Yaser Said struggled financially, still driving a taxi 20 years after immigrating to America, while his three immigrant brothers thrived. As his marriage fell apart, Yaser believed Tissie was conspiring against him, interfering with his business, stealing his money and poisoning his food, according to one of his brothers and an employer. Paranoia made Yaser believe people were following him, watching him.
Yaser's culture taught that a father's duty, his highest responsibility, was to see his children wed into good households. Bonds with well-to-do Egyptian families would secure his good name, his future financial success and care in his old age. Now his daughters—sheltered and modest but thoroughly American—were turning their backs on their father's plans.
Yaser couldn't see that his own marriage to a teenage American girl when he was 30 had all the elements of disaster from the outset. Religion, culture and age differences created a gulf the family could not cross.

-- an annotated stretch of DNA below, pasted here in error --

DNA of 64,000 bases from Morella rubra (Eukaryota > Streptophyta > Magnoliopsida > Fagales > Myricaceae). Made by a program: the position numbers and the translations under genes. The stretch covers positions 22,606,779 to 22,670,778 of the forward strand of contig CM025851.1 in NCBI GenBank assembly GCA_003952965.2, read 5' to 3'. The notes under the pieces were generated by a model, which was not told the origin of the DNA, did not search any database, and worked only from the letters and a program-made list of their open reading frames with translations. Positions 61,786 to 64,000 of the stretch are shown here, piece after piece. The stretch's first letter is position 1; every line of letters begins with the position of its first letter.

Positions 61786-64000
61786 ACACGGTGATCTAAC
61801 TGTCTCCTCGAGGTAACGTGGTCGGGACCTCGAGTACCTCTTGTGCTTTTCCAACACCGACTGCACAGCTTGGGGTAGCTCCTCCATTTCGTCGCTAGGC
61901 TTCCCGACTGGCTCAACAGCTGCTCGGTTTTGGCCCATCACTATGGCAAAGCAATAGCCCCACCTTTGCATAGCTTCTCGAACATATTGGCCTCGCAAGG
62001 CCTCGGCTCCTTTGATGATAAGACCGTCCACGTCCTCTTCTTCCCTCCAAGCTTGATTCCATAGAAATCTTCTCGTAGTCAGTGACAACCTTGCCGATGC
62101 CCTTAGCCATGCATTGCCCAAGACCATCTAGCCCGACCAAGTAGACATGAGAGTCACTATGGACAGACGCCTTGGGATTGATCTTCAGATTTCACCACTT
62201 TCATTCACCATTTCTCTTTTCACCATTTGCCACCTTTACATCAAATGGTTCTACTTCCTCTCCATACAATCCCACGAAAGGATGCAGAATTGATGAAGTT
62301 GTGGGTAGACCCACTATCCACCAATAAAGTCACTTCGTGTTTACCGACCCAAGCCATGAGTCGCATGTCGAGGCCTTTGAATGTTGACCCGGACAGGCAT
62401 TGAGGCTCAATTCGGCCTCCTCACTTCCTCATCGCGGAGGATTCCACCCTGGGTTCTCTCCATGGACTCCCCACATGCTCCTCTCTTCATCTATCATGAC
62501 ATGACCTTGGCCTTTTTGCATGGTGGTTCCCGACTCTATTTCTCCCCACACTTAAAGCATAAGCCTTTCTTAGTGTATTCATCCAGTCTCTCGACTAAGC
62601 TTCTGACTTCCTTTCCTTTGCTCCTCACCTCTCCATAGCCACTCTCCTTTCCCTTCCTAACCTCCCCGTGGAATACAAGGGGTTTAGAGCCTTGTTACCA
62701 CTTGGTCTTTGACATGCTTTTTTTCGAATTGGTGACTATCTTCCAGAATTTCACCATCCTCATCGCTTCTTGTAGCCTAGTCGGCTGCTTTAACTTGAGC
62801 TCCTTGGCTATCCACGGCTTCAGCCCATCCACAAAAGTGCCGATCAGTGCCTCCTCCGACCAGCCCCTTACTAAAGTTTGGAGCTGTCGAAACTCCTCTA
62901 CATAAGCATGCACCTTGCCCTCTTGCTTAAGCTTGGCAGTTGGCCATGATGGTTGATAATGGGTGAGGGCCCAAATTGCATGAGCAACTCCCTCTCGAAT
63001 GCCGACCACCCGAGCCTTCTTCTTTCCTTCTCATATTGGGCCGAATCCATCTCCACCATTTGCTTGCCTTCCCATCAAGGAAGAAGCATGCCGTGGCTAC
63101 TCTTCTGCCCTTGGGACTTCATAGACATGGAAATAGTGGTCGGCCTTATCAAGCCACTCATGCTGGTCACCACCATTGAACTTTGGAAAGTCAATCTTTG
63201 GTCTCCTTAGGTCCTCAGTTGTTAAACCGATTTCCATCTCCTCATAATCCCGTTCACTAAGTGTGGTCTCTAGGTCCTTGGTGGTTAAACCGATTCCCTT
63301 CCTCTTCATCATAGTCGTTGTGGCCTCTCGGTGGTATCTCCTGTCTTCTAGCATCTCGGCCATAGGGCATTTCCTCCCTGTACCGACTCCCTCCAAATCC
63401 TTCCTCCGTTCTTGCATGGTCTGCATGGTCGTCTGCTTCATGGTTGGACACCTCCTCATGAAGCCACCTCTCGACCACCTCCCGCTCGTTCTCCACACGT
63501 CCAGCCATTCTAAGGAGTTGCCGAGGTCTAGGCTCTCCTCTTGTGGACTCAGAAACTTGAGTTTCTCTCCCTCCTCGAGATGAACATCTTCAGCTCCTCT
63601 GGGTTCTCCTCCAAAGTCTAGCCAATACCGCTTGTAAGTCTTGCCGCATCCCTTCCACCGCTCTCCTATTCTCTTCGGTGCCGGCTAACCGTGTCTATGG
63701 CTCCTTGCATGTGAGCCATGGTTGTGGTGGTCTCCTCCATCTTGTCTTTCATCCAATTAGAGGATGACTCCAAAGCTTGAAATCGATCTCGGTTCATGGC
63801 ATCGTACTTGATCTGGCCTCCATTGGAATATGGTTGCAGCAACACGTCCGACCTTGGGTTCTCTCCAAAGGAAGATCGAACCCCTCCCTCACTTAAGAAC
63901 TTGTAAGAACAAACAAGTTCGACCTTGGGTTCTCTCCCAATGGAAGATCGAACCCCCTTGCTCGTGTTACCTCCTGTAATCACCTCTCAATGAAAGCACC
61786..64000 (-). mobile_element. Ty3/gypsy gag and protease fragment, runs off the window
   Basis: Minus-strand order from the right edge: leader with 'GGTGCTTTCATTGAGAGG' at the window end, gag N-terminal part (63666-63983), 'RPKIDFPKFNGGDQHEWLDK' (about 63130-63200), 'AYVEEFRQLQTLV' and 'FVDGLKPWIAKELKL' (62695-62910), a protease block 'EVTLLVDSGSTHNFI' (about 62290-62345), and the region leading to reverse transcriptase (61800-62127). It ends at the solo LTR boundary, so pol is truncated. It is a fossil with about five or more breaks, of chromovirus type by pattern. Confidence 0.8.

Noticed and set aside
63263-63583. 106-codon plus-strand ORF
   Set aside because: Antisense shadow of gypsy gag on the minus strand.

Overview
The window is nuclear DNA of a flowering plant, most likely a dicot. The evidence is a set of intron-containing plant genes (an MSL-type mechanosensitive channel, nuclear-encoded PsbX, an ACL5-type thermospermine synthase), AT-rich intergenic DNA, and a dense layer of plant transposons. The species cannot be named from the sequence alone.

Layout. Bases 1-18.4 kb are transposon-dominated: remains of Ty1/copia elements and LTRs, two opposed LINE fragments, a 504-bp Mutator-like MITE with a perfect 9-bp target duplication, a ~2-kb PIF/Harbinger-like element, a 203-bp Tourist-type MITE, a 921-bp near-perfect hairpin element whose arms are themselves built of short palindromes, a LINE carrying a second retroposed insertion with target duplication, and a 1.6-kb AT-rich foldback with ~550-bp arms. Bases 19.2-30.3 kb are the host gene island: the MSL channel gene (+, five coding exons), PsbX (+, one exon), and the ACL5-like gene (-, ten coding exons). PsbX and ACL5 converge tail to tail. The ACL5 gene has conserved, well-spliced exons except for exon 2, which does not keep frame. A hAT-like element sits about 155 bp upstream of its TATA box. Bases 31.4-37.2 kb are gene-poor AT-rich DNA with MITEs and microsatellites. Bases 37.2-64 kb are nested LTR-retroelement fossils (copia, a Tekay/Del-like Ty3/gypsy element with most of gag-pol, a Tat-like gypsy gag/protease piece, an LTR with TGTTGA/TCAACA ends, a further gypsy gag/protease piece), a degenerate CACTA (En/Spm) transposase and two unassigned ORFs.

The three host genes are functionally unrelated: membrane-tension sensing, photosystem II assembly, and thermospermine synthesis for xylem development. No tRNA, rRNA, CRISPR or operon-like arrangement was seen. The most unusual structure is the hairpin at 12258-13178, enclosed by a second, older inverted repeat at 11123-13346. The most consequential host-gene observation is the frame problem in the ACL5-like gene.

On February 7, 1987, the bride, on her father's arm, made her grand entrance in a second-hand wedding gown and walked down the aisle of a Bedford country Baptist church founded by her Bible-thumping grandfather.
Sitting on one side, the family of Tissie Owens, age 15: white, Christian for the most part, working-class Texans who looked at the groom's relatives and saw immigrants from Egypt who spoke with funny accents, had a funny religion and whose women dressed in flowing robes.
Sitting across aisle: Yaser's brothers and a sister, who had come to the United States in 1983 after their father in Egypt had divorced their mother, remarried and started another family.
Tissie and Yaser had met at a convenience store in Hurst where he manned a cash register. "He was real nice, but you couldn't understand a lot of what he was saying," says Connie Moggio, Tissie's sister. "He didn't speak very good English."